back to article Vague data retention proposal draws IIA ire and friendly fire

The vagueness of the Australian government discussion paper for “potential reforms of National Security legislation” is becoming the focus of the country’s data retention debate. On Friday, September 14, Senator John Faulkner, a member of the joint parliamentary committee conducting hearings into the proposals, expressed …


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  1. Thorne
    Black Helicopters

    Once the data is stored, how long until that data is automatically processed and handed over?

    Visit "The Pirate Bay" and the Gestapo kick your door in that night and drag you away

  2. -tim

    How long do we keep mistakes?

    Do you know how full of real data that meta-data will be?

    Take a look at email addresses. Do you know how many people have an email address like 411...111@gmail or go to I don't know if they are accidents or not but if you run something like Card Recon on your web, email or dns logs, it will find credit card numbers for any large organization.

    Hackers don't care if your card database is encrypted, they can just grab the "name on field" or "telephone" number and find plenty of valid card numbers unless they are scrubbed.

  3. Jason Tan
    Thumb Down

    No no no.

    Don't want.

    The govt has the laws it needs now to get our data.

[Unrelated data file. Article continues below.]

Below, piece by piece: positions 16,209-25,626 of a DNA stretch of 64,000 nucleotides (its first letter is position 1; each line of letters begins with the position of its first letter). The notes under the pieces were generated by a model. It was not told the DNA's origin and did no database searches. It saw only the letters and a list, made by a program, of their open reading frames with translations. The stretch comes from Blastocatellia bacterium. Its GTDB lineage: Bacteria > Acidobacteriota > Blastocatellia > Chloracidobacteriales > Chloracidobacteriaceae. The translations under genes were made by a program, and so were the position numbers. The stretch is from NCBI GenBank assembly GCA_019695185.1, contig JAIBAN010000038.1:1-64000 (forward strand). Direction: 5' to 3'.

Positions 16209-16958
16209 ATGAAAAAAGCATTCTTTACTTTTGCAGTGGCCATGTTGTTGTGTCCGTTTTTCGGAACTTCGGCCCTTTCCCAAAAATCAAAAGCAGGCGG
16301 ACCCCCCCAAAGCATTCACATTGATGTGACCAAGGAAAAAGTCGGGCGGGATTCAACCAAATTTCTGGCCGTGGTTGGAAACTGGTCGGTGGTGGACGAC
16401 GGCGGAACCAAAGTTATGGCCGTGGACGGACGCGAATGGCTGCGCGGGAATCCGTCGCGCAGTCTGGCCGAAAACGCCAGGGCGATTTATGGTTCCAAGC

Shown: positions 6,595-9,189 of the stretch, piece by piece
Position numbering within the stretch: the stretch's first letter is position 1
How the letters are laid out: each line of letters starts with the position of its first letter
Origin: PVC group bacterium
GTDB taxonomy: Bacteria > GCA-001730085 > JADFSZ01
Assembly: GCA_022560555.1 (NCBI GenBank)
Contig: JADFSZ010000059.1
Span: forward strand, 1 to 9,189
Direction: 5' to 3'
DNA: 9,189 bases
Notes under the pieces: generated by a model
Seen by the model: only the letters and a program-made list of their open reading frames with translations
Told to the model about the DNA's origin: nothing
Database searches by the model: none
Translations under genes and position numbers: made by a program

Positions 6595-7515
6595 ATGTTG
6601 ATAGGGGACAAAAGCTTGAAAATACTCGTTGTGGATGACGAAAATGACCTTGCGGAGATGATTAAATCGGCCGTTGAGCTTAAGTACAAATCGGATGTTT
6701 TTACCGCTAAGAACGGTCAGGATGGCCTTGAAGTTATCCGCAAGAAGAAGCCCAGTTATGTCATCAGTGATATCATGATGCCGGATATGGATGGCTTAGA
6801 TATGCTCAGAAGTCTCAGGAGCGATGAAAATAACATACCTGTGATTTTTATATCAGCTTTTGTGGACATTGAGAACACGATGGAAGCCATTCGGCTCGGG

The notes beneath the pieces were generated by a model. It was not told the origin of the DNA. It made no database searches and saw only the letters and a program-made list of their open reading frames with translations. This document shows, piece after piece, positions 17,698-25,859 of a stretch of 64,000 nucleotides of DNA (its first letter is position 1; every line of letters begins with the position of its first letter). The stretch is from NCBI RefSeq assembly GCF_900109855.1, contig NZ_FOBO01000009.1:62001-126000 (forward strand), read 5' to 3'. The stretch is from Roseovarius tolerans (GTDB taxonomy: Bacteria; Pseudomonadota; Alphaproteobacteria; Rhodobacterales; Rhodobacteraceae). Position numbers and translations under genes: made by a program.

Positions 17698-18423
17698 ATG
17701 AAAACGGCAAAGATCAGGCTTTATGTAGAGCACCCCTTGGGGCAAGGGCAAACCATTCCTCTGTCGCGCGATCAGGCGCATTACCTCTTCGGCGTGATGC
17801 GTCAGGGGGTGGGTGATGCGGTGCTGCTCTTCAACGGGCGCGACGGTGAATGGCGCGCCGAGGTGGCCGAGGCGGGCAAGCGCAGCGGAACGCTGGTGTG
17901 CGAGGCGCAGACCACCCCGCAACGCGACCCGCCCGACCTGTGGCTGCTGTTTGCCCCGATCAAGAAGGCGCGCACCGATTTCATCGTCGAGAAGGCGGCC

If they suspect us of a crime they go to a court and ask for a warrant, present to the carriage provider and the carriage provider provides the data - as well as the meta data.

    This is the exact same as requiring couriers and Australia Post to photo copy/scan every document and photograph the contents of every package they carry and retain hte images for however long.

    No No no.

    I think I might become a politcal refugee if this goes forward.

    From the Universal Declaration of HUman Rights:

    "Article 12.

    No one shall be subjected to arbitrary interference with his privacy, family, home or correspondence, nor to attacks upon his honour and reputation. Everyone has the right to the protection of the law against such interference or attacks."

    Roxon: right let's just keep all the data!

    Sounds pretty arbitary to me.

    No no no.

    Forever no.

  4. JT163

    I'd rather be terrorised

    In fact let me make my position really clear.

    I'd rather suffer the occasional terrorist attack than have my communications monitored.

    I can see exactly one implementation of this scheme I could accept.

    That is the carriers collect the data and had it over to a well funded statutory body t hold - who will not release it without a warrant/court order.

    Of course that body would need to be really well funded, because I am positive the feds would be able to subvert or crack it otherwise.

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